“an evident distinction between the male and female”

Dr. William Buchan, Fellow of the Royal College of Physicians, Edinburgh, is famous for a book called Domestic Medicine: or, a Treatise on the Prevention and Cure of Diseases by Regimen and Simple Medicines, with an Appendix, containing a Dispensatory for the Use of Private Practitioners. Originally published in 1769, it ran to 22 editions and was translated into many languages. It was popular throughout Europe as well as in the American colonies. When Abigail Adams sailed to Europe to join John in 1784 she took a copy of Buchan along with her. The book is full of what seems to us today to be common sense advice: the value of cleanliness, a sensible diet, the benefits of exercise. Here is what Dr. Buchan says about women at the beginning of his chapter on the “Diseases of Women” which include “Menstrual Discharge. Pregnancy, Child-birth, and Barrenness”. It was common during that time to term these natural processes diseases. Giving birth was referred to as “being ill.”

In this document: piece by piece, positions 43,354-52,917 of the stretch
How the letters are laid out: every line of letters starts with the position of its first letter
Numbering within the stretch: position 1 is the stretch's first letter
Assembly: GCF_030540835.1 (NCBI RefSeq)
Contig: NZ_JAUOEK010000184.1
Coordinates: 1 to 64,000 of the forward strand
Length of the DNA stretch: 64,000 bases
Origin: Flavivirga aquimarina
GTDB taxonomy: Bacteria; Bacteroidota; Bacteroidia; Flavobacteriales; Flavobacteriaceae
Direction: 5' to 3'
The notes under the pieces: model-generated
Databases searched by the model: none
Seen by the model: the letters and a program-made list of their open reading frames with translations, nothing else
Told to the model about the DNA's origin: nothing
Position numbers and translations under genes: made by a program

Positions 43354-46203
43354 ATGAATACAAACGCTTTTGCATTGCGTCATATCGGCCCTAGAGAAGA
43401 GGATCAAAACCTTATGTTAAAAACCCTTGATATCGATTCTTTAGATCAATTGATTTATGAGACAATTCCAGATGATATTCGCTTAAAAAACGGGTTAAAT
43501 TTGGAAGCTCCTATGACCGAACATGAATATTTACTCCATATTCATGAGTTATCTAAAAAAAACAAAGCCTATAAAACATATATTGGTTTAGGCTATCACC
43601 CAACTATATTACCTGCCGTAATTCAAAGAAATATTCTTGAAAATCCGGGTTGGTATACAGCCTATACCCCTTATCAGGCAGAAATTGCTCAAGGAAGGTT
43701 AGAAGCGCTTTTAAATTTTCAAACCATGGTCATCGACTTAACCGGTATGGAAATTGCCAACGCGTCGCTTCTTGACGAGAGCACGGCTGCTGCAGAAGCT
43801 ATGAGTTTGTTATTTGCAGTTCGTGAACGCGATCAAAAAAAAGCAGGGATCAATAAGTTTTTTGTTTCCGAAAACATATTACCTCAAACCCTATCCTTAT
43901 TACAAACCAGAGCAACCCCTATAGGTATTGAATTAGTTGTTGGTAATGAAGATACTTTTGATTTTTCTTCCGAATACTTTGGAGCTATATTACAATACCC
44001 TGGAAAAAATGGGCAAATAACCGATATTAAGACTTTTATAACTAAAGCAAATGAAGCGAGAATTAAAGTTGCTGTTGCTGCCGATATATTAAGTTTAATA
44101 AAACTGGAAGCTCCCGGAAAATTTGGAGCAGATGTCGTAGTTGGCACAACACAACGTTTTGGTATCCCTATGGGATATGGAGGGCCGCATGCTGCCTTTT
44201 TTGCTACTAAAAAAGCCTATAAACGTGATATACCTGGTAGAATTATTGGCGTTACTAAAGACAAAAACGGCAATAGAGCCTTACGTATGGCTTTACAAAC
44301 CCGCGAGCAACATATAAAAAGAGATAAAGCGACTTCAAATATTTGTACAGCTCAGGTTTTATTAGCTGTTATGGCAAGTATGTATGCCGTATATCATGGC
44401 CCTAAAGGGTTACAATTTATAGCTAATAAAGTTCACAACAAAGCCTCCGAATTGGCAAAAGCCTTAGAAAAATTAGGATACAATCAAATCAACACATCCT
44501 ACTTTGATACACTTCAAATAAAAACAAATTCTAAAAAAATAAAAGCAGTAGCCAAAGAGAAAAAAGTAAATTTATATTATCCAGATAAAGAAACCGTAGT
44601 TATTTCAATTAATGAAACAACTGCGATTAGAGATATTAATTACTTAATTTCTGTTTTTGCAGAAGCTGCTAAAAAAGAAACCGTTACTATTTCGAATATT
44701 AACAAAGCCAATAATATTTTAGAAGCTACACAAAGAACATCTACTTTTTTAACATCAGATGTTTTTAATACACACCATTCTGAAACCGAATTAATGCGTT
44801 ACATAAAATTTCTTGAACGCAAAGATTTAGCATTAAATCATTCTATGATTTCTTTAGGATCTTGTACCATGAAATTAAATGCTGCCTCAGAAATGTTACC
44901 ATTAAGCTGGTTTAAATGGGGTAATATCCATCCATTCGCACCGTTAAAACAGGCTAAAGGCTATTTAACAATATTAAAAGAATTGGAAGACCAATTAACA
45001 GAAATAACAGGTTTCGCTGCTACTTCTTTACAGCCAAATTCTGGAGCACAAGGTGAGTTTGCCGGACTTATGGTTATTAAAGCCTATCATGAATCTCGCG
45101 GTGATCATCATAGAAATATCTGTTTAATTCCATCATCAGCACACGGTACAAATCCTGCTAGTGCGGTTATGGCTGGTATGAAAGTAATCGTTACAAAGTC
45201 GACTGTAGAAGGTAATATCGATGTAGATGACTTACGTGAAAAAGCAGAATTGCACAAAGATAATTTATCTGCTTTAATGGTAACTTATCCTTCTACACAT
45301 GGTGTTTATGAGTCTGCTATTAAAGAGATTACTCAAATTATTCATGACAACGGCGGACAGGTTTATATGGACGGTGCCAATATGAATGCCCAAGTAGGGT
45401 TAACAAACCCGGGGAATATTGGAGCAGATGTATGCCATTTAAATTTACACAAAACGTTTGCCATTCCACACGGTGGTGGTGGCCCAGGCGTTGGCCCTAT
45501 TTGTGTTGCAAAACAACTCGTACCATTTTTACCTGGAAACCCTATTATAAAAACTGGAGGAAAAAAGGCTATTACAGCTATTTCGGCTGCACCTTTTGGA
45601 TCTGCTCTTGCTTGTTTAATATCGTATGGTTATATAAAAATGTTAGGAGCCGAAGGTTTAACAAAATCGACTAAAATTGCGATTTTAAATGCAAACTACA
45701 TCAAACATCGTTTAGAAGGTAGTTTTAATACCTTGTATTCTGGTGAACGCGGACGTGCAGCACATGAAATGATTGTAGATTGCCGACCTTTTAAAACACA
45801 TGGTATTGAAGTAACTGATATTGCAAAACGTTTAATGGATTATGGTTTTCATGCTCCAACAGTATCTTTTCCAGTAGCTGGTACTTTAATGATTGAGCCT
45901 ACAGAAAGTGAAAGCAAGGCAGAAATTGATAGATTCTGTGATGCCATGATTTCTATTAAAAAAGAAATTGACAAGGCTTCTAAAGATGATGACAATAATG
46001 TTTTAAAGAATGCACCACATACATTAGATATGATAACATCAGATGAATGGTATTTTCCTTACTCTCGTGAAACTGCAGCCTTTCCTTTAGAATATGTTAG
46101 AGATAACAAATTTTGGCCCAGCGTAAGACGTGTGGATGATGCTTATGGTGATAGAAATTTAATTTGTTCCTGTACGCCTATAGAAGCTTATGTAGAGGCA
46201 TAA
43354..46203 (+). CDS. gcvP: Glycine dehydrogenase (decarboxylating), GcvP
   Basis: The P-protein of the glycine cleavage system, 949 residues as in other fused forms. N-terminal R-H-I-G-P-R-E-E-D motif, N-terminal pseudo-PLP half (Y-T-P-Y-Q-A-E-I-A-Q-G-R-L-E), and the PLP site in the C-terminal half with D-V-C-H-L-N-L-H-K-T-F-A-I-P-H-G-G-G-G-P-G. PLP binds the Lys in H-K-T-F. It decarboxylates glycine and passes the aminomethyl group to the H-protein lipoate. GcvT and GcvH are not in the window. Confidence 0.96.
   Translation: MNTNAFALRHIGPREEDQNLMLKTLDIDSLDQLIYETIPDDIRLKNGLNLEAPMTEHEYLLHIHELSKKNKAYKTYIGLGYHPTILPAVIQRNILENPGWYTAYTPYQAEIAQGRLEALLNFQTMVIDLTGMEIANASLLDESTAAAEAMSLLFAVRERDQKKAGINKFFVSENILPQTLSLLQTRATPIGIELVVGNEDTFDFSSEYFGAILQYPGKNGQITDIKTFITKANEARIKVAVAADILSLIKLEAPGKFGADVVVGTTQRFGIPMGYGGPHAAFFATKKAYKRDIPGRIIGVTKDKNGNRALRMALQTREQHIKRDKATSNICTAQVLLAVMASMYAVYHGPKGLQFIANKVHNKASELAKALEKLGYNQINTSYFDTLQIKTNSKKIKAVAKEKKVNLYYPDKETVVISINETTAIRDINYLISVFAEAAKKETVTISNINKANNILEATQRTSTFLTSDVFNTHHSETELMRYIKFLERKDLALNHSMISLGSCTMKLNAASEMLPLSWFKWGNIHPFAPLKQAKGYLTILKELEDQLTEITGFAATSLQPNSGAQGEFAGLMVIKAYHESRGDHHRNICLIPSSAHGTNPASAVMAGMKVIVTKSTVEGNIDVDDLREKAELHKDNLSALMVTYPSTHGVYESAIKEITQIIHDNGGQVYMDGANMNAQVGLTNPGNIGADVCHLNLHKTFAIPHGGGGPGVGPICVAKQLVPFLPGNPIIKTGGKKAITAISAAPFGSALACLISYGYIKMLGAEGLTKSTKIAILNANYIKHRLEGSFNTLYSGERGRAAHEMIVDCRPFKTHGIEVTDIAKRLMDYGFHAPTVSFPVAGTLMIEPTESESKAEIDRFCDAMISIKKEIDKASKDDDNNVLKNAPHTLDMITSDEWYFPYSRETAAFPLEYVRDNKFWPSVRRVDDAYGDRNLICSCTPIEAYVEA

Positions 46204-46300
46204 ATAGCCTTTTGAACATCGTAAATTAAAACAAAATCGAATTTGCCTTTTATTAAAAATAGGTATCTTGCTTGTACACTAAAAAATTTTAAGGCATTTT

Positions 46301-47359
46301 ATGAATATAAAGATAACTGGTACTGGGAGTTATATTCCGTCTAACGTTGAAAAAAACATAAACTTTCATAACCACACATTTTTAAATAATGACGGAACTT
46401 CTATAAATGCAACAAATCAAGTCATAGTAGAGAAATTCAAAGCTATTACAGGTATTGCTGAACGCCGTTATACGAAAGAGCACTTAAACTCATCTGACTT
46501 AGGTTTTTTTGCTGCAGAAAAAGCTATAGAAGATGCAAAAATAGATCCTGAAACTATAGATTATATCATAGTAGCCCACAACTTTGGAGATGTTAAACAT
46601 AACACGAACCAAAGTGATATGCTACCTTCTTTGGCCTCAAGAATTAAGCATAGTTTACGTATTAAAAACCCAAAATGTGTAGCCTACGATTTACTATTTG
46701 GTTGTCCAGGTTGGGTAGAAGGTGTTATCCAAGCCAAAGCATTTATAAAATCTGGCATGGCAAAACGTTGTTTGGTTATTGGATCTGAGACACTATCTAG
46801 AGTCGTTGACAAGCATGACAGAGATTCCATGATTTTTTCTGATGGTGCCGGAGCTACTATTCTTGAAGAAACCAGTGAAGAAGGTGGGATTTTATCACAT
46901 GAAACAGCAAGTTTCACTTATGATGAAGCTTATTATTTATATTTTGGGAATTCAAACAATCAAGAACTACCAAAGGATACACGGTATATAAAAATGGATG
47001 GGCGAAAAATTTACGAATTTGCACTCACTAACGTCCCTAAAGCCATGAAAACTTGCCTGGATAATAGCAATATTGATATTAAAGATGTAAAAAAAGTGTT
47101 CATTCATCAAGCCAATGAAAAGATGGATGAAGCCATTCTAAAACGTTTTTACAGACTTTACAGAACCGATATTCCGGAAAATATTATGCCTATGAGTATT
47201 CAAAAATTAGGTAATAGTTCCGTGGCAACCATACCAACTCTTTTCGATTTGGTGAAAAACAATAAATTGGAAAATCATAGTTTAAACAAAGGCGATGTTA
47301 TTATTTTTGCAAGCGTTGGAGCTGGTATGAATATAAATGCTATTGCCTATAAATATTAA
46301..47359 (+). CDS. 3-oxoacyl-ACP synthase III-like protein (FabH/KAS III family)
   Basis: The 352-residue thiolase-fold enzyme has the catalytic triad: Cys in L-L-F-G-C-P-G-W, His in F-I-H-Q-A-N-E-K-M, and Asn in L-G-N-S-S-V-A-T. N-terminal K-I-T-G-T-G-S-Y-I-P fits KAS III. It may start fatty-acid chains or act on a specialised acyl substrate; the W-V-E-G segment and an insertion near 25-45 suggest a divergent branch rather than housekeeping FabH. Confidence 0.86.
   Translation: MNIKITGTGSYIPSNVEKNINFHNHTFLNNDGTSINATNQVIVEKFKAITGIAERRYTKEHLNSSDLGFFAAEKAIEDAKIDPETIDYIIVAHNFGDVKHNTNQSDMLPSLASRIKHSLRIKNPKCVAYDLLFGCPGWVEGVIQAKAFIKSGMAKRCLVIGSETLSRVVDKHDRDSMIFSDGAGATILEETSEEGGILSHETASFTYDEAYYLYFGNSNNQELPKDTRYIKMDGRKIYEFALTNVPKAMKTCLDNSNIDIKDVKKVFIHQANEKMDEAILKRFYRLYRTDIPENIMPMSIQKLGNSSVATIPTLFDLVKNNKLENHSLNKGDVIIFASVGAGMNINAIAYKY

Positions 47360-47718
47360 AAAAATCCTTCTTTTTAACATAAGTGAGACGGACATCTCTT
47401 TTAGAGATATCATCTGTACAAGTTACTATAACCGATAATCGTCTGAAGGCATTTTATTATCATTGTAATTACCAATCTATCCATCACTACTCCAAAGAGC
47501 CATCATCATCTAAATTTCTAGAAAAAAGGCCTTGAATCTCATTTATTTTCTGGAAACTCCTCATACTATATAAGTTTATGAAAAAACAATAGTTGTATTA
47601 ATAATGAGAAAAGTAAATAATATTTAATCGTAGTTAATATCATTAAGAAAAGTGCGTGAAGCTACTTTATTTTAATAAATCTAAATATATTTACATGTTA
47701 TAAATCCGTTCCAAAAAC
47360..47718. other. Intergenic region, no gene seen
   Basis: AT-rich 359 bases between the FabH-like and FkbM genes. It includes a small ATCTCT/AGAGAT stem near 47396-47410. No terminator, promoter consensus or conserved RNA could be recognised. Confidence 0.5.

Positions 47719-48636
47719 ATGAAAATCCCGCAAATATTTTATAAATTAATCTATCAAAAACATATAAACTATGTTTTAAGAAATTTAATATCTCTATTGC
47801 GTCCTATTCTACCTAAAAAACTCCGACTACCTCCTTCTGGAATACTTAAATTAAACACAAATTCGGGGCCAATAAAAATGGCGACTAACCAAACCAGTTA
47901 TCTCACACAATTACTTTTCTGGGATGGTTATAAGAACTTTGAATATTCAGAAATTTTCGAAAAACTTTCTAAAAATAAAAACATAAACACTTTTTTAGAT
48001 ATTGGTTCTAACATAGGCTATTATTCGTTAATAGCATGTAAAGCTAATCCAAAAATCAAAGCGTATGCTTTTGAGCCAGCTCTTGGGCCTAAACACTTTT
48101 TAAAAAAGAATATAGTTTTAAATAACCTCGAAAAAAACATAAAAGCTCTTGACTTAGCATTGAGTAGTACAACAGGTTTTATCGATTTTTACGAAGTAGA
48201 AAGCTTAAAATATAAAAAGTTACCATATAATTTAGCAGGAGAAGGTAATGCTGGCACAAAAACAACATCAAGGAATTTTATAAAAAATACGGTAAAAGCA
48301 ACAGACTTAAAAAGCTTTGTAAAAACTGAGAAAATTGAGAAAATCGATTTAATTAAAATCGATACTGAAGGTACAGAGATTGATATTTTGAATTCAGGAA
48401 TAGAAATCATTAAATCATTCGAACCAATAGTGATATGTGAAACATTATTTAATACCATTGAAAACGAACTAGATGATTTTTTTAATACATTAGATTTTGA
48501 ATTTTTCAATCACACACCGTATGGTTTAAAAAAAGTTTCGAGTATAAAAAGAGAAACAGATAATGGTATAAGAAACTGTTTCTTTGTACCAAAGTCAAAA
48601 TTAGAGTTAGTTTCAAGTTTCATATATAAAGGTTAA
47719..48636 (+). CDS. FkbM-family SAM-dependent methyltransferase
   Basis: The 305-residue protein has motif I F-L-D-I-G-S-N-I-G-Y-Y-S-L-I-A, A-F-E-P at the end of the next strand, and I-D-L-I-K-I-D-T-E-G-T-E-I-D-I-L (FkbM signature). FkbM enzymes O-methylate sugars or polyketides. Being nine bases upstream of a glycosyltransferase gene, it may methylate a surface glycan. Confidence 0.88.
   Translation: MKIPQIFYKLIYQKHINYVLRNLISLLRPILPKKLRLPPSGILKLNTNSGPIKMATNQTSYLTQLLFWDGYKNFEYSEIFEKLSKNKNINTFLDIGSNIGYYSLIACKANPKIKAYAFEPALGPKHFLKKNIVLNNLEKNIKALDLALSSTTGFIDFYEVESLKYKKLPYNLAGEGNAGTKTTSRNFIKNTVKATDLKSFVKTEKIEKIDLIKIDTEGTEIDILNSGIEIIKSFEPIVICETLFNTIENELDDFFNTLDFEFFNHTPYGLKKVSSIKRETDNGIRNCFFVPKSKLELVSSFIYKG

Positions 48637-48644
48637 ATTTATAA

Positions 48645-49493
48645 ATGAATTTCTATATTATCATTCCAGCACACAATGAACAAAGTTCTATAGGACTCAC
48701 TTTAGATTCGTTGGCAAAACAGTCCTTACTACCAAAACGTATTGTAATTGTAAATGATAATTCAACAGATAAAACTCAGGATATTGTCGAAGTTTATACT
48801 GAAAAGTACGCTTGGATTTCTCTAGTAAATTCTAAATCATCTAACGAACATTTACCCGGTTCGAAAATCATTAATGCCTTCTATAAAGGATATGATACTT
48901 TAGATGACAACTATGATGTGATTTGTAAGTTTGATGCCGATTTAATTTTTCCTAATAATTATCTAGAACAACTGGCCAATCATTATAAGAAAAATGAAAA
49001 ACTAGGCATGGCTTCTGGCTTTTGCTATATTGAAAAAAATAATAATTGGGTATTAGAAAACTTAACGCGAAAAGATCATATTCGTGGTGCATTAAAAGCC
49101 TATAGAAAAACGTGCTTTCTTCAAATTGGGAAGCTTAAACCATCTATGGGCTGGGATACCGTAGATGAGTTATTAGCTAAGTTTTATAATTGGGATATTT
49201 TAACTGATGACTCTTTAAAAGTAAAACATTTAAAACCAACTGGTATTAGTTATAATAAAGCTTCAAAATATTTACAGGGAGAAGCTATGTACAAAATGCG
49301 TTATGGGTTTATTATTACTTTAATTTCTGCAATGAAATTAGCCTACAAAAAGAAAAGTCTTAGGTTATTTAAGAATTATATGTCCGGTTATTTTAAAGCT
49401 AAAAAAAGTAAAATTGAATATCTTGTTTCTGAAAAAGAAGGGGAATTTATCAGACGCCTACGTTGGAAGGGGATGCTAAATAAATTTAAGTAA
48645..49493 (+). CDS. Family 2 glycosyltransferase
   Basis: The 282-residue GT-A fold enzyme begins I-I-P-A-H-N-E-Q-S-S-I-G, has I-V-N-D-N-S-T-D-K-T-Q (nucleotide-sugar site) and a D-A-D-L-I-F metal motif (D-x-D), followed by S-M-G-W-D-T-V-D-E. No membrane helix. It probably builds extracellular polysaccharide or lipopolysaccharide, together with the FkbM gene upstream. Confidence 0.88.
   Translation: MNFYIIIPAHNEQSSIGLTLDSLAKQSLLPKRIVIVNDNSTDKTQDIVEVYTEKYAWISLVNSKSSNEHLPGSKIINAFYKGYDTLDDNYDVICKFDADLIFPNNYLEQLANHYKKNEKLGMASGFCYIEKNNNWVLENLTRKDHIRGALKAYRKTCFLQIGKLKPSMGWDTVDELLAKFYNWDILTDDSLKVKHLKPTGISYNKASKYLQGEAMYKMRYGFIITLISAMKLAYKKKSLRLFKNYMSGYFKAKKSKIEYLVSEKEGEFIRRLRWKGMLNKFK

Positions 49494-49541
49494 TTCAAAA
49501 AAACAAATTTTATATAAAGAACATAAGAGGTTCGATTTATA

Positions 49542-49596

Women, in all civilized nations, have the management of domestic affairs, and it is very proper they should, as Nature has made them less fit for the more active and laborious employments. This indulgence, however, is generally carried too far; and females, instead of being benefited by it, are greatly injured, from the want of exercise and free air. To be satisfied of this, one need only compare the fresh and ruddy looks of a milk-maid with the pale complexion of those females whose whole time is spent within doors. Though Nature has made an evident distinction between the male and female with regard to bodily strength and vigour, yet she certainly never meant, either that the one should be always without, or the other always within doors.

The confinement of females [constriction by corsets, etc.] besides hurting their figure and complexion, relaxes their solids, weakens their minds, and disorders all the functions of the body. Hence proceed obstructions, indigestion, flatulence, abortions, and the whole train of nervous disorders. These not only unfit women for being mothers and nurses, but often render them whimsical and ridiculous. A sound mind depends so much upon a healthy body, that where the latter is wanting, the former is rarely to be found.

I have always observed, that women who were chiefly employed without doors, in the different branches of husbandry, gardening, and the like, were almost as hardy as their husbands, and that their children were likewise strong and healthy.

Domestic Medicine can be read ONLINE. The excerpts in this post are taken from pages 521-22.

posted May 12th, 2014 by Janet, CATEGORIES: Childbirth, Health, Medicine


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